Wilson dropped his head and sighed, pinching the bridge of his nose. "Wow. That… that actually made sense. I can't believe I'm saying this, but…you're right."

House grinned in triumph and motioned at the television with the remote, and Wilson nodded, downing the rest of his beer. He leaned forward and set the bottle on the coffee table, and then slouched back into the sofa, arms folded.

For a while after that, neither man spoke.

"Are you gonna be obsessing over this all night?" House eventually asked.

Wilson shrugged a shoulder. "Probably."

"Well cut it out. That's my job."

"Sorry?" Wilson said sarcastically.

"Wilson," House said, drawing his attention away from the television. He looked incredibly bored, and maybe even a bit angry at being disturbed so many times, but his eyes were calm and steady. "We don't need a label. Nothing's changed. Well, the sex thing is new, but we don't hold hands or play tiddlywinks under the table at lunch. This—" he gestured between the two of them. "Whatever this is—it doesn't change anything."

Wilson sat quietly and listened, his brows knitting together in awe and confusion.

"That was practically bordering on 'nice', House," Wilson said in astonishment. Then his expression clouded. He skeptically asked, "You're not dying, are you?"

House rolled his eyes impatiently. "Shut up. My point is: stop worrying. You'll get wrinkles, and then I'll stop finding you attractive, and then I'll have to start looking for a new favorite hooker."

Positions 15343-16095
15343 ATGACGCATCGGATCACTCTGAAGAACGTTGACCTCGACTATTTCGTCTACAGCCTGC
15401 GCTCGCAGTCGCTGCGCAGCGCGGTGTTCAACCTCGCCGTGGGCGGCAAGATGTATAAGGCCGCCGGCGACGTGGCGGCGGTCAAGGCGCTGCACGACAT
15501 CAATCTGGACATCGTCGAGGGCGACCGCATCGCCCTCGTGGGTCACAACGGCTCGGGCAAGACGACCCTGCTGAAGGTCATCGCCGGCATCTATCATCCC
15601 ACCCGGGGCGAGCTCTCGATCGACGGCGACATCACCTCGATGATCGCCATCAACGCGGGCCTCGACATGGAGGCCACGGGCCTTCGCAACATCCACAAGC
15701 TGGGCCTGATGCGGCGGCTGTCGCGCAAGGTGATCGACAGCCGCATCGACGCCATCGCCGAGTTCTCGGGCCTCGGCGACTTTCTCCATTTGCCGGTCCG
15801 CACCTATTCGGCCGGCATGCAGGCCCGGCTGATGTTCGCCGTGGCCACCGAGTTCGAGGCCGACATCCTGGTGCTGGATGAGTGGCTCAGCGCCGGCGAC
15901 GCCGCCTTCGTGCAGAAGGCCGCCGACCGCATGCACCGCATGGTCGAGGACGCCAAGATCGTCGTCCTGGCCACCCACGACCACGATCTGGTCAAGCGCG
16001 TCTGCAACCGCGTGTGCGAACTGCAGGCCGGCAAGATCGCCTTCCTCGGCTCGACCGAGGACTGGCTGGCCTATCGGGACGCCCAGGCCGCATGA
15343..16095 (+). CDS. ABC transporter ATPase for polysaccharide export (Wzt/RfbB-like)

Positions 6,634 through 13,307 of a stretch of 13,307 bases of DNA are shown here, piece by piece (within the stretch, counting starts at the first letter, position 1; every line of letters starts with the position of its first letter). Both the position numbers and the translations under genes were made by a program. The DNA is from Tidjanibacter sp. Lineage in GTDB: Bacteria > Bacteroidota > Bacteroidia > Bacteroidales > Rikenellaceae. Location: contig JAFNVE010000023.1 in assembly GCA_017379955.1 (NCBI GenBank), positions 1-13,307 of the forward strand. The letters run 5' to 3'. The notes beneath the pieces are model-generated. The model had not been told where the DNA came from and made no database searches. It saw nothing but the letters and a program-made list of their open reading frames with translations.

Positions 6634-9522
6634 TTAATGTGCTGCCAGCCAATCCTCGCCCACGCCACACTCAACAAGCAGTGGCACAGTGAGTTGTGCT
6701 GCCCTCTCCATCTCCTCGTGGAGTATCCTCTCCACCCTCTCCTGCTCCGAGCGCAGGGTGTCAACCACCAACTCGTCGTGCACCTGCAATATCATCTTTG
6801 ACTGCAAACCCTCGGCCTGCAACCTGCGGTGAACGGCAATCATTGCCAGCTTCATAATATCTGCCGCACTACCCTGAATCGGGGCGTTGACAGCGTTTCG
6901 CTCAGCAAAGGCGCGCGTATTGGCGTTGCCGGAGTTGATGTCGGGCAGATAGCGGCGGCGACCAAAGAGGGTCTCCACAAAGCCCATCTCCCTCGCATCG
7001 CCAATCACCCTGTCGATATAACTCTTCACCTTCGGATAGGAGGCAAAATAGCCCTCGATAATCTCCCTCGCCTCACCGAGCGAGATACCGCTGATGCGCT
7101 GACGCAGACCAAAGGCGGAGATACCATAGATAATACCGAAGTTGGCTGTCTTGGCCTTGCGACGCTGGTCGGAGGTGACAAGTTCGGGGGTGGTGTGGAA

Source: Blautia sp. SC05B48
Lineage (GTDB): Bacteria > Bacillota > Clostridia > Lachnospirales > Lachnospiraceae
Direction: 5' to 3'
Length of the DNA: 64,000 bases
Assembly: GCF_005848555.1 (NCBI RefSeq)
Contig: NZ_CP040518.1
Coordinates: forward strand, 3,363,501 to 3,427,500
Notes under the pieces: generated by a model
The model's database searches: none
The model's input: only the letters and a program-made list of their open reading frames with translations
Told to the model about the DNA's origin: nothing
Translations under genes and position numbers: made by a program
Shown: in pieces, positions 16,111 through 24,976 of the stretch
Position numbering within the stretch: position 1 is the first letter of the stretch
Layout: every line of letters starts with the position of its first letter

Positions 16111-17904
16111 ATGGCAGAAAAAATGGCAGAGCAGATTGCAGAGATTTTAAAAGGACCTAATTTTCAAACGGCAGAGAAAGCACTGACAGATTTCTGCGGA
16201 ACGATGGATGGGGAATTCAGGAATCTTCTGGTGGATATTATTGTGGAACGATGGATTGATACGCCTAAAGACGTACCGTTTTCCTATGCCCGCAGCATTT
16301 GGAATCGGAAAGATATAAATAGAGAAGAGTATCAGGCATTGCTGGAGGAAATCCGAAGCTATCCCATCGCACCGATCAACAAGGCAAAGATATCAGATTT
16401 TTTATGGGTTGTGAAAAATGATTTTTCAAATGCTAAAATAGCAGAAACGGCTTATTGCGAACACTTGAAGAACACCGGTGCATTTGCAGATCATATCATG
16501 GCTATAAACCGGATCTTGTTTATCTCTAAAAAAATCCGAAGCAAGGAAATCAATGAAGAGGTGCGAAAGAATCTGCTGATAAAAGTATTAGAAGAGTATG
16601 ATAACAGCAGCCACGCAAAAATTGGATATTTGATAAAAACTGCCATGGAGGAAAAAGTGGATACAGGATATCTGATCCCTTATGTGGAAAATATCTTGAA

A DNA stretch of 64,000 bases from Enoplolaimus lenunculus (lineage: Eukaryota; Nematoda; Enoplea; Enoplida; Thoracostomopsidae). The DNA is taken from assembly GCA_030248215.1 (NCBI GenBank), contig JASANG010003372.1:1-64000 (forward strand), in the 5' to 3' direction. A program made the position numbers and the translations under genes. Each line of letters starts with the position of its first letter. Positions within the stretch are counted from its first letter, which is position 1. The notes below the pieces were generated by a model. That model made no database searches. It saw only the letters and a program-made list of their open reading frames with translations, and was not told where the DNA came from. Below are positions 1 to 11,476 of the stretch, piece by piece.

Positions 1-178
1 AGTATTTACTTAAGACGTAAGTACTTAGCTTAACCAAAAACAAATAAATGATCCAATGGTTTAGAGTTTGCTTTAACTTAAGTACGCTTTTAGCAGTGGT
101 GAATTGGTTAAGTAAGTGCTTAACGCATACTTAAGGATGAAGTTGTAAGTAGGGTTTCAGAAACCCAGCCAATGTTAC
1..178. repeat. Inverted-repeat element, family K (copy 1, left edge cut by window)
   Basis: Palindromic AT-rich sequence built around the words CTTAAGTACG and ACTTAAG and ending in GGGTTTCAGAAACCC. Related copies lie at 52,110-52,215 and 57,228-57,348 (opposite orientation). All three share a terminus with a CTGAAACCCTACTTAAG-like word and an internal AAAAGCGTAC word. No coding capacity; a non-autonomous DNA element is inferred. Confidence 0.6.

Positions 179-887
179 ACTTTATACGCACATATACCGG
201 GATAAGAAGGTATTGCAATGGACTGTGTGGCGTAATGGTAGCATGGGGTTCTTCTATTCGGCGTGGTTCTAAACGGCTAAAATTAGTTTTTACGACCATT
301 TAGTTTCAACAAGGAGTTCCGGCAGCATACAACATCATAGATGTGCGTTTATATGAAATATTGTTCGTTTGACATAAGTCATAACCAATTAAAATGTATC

"Great," Wilson exclaimed, rolling his eyes. "Thanks for the warning. I'll be sure to keep that in mind."

"Oh, relax," House said loudly. He reached over and set a hand on Wilson's knee, giving it a light squeeze. "I'm not going to start looking for a new favorite hooker. You're my favorite—wait. That didn't come out right."

Wilson tried his best to glare, but could feel a smile start at the corners of his lips.

"There's a compliment in there somewhere," House assured him. He removed his hand a second later.

"Thanks… I think."

"We done yet?" House asked gruffly, waving a hand at the television.

"Yeah, we're done."

House tilted his head and squinted dubiously. "You're going to shut up and let me watch my show now?"

"I'm going to shut up and let you watch your show," he confirmed, raising his hands defensively.

"You're done sulking?"

"No more sulking, I promise."

"Good," House said, wrapping his arm around the spine of the sofa. He switched the volume back on; beside him, Wilson sighed again. Groaning, he hung his head back and began waving his hand, as though to pull Wilson in. "Get over here."

Wilson gave him a confused look, sitting up slightly.

"I said get over here," he repeated, irritably. "What are you, deaf?" He continued waving his hand, looking as though this was the most annoying task on earth, until Wilson finally scooted close enough for him to lazily drape an arm around his shoulder.

Wilson smirked and made himself comfortable.

"I'm glad we had this talk."

"Wilson!" House groused. "Shut. Up."